Carbon monoxide detectors, Household fire safety audit, Fire escape planning – DSC POWERSERIES PC1616 User Manual

Page 22

background image


Carbon Monoxide Detectors

Carbon monoxide is colorless, odorless, tasteless, and very
toxic, it also moves freely in the air. CO detectors can meas-
ure the concentration and sound a loud alarm before a po-
tentially harmful level is reached. The human body is most
vulnerable to the effects of CO gas during sleeping hours;
therefore, CO detectors should be located in or as near as
possible to sleeping areas of the home. For maximum protec-
tion, a CO alarm should be located outside primary sleeping
areas or on each level of your home. Figure 5 indicates the
suggested locations in the home.

Do NOT place the CO alarm in the following areas:

• Where the temperature may drop below -10ºC or exceed 40ºC
• Near paint thinner fumes
• Within 5 feet (1.5 meter) of open flame appliances such as furnaces, stoves and fireplaces
• In exhaust streams from gas engines, vents, flues or chimneys
• Do not place in close proximity to an automobile exhaust pipe; this will damage the detector


Household Fire Safety Audit

Read this section carefully for important information about fire safety.
Most fires occur in the home. To minimize this danger, we recommend that a household fire
safety audit be conducted and a fire escape plan be developed.

1. Are all electrical appliances and outlets in a safe condition? Check for frayed cords, overloaded

lighting circuits, etc. If you are uncertain about the condition of your electrical appliances or
household service, have a professional evaluate these units.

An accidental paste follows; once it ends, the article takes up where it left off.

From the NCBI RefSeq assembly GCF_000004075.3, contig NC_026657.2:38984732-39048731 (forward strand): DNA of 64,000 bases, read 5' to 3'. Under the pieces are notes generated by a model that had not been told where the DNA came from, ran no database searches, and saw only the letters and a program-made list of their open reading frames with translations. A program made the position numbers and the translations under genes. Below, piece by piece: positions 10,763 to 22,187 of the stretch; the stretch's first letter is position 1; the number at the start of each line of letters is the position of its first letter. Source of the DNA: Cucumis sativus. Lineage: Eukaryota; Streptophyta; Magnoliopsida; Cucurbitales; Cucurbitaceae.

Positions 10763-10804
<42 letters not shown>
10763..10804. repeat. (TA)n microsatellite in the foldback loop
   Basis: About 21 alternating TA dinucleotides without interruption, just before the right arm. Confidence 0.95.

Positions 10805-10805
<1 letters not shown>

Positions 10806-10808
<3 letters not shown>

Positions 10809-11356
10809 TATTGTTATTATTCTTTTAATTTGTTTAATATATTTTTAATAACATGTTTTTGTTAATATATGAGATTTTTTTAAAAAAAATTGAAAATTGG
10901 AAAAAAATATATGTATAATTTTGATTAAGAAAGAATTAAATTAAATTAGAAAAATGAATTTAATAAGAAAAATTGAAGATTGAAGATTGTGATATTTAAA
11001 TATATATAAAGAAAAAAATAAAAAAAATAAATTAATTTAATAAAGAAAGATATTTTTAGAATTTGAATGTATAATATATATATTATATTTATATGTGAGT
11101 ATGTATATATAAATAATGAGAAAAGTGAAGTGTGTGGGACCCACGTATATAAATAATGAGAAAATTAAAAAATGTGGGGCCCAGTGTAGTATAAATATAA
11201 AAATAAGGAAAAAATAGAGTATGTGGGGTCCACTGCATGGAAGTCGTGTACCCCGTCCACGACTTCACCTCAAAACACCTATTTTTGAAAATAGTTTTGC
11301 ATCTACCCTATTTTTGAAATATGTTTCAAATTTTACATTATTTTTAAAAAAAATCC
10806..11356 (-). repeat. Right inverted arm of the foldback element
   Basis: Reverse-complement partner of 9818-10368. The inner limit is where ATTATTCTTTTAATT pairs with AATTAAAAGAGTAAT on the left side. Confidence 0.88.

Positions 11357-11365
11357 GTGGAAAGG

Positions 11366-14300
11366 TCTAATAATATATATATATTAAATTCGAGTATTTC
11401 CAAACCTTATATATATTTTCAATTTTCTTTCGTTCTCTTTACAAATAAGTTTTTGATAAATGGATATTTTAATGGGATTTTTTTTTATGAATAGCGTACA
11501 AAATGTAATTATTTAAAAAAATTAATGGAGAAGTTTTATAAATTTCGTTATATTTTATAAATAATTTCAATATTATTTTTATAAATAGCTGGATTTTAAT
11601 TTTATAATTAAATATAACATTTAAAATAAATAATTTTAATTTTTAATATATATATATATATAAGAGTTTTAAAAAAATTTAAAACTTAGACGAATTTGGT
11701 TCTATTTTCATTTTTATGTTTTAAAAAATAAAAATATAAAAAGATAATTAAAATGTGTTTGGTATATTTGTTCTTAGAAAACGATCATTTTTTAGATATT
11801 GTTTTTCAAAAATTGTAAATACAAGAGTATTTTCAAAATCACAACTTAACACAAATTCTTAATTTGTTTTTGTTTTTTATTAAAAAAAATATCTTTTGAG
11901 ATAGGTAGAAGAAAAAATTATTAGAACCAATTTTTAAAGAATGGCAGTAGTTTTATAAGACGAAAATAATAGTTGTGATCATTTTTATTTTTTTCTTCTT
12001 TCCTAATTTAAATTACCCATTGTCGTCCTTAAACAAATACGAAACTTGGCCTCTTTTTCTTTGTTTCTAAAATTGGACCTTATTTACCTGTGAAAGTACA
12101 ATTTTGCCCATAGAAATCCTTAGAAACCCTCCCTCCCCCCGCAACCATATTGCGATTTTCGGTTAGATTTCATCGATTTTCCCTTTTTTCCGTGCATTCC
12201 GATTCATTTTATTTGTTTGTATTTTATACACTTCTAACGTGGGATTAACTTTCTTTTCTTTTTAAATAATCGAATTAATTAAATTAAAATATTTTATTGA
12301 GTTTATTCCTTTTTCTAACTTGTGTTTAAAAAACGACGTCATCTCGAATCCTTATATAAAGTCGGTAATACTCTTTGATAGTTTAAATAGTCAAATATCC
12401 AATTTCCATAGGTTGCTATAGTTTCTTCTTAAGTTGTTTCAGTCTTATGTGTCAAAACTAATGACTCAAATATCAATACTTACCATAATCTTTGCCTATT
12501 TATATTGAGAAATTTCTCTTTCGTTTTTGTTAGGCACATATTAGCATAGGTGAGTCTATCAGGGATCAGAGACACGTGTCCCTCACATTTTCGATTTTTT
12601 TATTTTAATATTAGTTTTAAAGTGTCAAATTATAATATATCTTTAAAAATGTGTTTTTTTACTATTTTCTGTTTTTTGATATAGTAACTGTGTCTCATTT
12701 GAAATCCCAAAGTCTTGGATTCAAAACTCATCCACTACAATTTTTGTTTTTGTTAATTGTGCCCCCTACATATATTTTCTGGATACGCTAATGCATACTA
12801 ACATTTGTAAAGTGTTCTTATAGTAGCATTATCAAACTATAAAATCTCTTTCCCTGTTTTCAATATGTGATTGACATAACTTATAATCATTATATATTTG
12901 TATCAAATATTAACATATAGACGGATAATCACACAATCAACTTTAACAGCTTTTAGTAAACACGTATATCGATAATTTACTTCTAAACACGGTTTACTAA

2. Are all flammable liquids stored safely in closed containers in a well-ventilated cool area? Clean-

ing with flammable liquids should be avoided.

3. Are fire-hazardous materials (e.g., matches) well out of reach of children?
4. Are furnaces and wood-burning appliances properly installed, clean and in good working

order? Have a professional evaluate these appliances.

Fire Escape Planning

There is often very little time between the detection of a fire and the time it becomes deadly. It is
thus very important that a family escape plan be developed and rehearsed.
1. Every family member should participate in developing the escape plan.
2. Study the possible escape routes from each location within the house. Since many fires occur at

night, special attention should be given to the escape routes from sleeping quarters.

3. Escape from a bedroom must be possible without opening the interior door.


Consider the following when making your escape plans:

Make sure that all border doors and windows are easily opened. Ensure that they are not painted
shut, and that their locking mechanisms operate smoothly.

If opening or using the exit is too difficult for children, the elderly or handicapped, plans for rescue
should be developed. This includes making sure that those who are to perform the rescue can
promptly hear the fire warning signal.

If the exit is above the ground level, an approved fire ladder or rope should be provided as well as
training in its use.

Exits on the ground level should be kept clear. Be sure to remove snow from exterior patio doors
in winter; outdoor furniture or equipment should not block exits.

Each person should know of a predetermined assembly point where everyone can be accounted
for (e.g., across the street or at a neighbor’s house). Once everyone is out of the building, call the
fire department.

• A good plan emphasizes quick escape. Do not investigate or attempt to fight the fire, and

do not gather belongings as this can waste valuable time. Once outside, do not re-enter
the house. Wait for the fire department.










Figure 5

This manual is related to the following products: